Tourism chief angers industry figures by saying hotels should make the most of demand from visitors by hiking up their prices to maximise income.
HOTEL operators and guesthouse owners across Scotland have been told to raise prices during peak periods to cash in on demand from visitors.
VisitScotland`s chairman, Peter Lederer, said accommodation providers who found themselves booked up months in advance should do all they can to maximise income.
And he has called for tourism workers to stop apologising for the cost of a visit to Scotland and instead talk up the value for money on offer.
However Mr Lederer, the chairman of Gleneagles Hotel, was criticised by industry figures and politicians who feared the impact his message may have on Scotland`s reputation.
Critics warned visitors may be put off returning to the country if they believed prices had been increased in the peak season or to coincide with major events, like golf competitions, rugby internationals or festivals.
Mr Lederer was speaking out at VisitScotland`s annual meeting in Edinburgh, when he also warned that the industry was being let down by rubbish-strewn roads, inconsistent service and a culture of complaining about the weather.
He said industry representatives should be working harder to boost business in quieter months through outdoor activities, festivals and events.
Mr Lederer said everyone in the industry had a part to play in boosting income generated by Scotland`s tourism by 50 per cent by 2015.
"I`ve just come back from a visit to the Outer Hebrides where they have a very strong six months of the year and the rest of the year is very quiet," he said.
"Some businesses there are already booked up for next summer and when I heard what some of them were charging, I told them I thought they weren`t charging enough. If you are booked up so far in advance, as a good business you need to be looking to maximise income.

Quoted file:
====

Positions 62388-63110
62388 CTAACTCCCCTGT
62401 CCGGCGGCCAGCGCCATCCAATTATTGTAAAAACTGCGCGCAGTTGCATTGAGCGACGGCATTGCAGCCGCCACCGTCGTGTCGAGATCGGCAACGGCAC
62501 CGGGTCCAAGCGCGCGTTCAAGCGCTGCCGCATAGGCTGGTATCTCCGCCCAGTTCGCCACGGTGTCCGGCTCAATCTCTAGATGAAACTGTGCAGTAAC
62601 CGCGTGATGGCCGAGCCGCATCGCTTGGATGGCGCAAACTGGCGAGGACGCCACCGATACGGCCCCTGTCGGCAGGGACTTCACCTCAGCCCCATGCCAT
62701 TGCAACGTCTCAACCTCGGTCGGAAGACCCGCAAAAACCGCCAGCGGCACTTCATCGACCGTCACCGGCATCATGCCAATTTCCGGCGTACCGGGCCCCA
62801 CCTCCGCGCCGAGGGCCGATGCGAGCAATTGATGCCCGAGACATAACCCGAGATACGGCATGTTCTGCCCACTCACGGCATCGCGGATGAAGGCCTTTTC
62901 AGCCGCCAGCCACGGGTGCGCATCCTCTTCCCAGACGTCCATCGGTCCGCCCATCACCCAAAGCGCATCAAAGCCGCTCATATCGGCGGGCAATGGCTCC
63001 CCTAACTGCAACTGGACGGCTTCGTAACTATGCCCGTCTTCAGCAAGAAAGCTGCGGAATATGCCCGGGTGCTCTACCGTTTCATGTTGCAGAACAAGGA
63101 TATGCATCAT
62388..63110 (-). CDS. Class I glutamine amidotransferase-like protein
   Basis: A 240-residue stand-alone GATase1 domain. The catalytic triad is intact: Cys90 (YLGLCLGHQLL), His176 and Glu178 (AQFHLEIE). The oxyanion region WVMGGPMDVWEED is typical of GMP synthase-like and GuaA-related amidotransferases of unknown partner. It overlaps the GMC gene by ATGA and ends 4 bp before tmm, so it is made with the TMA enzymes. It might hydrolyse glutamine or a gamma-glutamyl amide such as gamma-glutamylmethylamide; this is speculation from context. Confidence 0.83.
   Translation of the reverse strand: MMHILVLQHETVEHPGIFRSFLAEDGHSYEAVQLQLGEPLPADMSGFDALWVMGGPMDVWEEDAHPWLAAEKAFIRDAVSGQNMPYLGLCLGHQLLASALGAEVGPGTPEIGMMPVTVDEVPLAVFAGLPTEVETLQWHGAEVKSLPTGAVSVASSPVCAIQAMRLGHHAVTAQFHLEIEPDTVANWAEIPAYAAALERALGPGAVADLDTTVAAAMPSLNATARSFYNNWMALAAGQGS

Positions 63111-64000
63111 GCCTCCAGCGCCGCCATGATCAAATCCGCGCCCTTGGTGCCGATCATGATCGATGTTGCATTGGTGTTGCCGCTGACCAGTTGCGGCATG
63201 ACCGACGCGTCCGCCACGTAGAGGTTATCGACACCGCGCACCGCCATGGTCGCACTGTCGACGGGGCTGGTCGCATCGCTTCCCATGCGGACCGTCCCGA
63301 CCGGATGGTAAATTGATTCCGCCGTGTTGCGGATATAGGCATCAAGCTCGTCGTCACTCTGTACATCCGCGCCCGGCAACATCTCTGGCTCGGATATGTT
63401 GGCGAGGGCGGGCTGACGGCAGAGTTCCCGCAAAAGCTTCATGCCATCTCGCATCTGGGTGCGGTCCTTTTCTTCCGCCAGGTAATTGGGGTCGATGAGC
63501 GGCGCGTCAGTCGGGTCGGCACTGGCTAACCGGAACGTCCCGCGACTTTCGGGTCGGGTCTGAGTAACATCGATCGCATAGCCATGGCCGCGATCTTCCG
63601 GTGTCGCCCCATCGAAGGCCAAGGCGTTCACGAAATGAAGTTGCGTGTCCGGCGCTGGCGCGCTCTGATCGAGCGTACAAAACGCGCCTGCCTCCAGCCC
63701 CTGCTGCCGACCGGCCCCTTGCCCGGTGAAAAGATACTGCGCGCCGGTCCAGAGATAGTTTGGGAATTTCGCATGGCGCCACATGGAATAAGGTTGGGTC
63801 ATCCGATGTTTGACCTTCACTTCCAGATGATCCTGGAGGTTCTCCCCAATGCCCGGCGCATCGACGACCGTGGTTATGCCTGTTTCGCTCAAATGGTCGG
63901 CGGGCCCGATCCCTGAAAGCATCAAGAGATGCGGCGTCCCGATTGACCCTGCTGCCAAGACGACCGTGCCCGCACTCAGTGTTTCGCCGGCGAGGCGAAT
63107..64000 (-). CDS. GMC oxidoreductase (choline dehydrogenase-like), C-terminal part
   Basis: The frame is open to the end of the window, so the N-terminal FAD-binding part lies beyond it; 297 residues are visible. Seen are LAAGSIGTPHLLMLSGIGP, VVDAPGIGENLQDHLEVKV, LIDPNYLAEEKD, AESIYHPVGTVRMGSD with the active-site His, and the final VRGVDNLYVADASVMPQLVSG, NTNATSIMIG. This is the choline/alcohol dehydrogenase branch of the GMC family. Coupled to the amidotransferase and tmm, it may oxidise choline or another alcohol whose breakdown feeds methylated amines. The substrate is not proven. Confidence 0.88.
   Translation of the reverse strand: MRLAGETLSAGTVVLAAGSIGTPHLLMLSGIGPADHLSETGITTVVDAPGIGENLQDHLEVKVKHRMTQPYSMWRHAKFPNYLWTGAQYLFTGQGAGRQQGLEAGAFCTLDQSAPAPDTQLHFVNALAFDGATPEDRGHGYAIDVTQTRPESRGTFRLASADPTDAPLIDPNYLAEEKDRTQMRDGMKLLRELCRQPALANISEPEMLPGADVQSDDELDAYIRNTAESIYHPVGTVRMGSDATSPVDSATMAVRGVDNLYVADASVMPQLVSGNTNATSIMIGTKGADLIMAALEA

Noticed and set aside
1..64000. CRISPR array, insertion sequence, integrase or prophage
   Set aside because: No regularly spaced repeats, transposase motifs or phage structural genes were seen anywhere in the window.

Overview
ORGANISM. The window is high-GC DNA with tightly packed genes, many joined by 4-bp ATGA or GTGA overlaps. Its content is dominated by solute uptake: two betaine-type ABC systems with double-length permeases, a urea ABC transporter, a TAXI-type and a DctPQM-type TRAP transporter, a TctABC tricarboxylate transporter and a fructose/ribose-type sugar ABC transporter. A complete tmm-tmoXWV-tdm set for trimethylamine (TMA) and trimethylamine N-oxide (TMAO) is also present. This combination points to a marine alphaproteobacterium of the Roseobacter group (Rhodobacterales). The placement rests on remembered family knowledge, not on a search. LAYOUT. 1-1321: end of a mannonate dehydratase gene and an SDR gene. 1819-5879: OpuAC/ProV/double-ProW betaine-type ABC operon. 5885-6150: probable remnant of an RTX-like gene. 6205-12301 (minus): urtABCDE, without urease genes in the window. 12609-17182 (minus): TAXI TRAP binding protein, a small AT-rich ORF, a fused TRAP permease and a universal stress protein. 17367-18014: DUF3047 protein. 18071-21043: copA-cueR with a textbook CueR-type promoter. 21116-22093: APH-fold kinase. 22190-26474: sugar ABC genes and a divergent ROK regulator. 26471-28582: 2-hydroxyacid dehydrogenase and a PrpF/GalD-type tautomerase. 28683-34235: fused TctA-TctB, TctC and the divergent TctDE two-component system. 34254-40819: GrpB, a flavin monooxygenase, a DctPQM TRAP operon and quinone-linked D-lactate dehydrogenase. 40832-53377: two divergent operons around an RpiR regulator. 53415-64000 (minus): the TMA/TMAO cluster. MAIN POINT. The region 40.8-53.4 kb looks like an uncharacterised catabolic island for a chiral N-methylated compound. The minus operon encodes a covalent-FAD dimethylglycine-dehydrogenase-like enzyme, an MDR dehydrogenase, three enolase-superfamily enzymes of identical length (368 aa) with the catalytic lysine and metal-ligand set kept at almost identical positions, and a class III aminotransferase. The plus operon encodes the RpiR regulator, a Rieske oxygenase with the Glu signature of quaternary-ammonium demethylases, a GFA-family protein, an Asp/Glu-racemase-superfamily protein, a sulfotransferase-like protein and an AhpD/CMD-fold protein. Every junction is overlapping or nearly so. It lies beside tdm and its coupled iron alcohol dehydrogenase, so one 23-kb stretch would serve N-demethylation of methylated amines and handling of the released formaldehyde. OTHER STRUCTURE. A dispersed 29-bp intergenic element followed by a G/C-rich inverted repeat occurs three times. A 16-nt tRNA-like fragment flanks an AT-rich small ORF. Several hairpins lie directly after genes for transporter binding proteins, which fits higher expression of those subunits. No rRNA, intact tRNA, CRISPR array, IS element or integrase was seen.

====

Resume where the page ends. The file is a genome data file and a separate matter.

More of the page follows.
"We have to think about the whole experience people are getting. People are often happy to pay more and it`s about offering them value for money. There is still a culture of people in the industry apologising for the cost of accommodation and travel. There is a perception that Scotland is an expensive place to visit but that`s not the reality.
"It all depends on the experience people have when they are here, the quality of their accommodation and the service they have had."
Mr Lederer said Scots should "take more pride in our country in general", picking out the need to improve the cleanliness of streets and motorway verges.
"We need to address the whole culture of people throwing rubbish out of car windows and emptying ashtrays by the side of roads," he said.
"The level of service is improving across the country but it is still too inconsistent and we`re still way behind countries like Austria and Switzerland."
But David Hinnrichs, the head of the Edinburgh Hotel and Guesthouse Association and owner of the Allison Guesthouse in the city, said: "I don`t agree with what Peter Lederer is saying at all.
"What you normally find across the industry is that hotels and guesthouses have a top rate, that they occasionally discount during quieter periods.
"Our top rate is £110 for a room and we don`t go above that for events like the Fringe or rugby internationals."
"We`re always keen to attract people back here for a return visit and you won`t do that by ripping them off.
"It`s well known in the industry that Scotland is perceived as an expensive place to visit and I think it sends out the wrong message to say this to businesses.
"We may be going through quite a good period at the moment, but no-one knows what is around the corner, in terms of the economy and the strength of the dollar."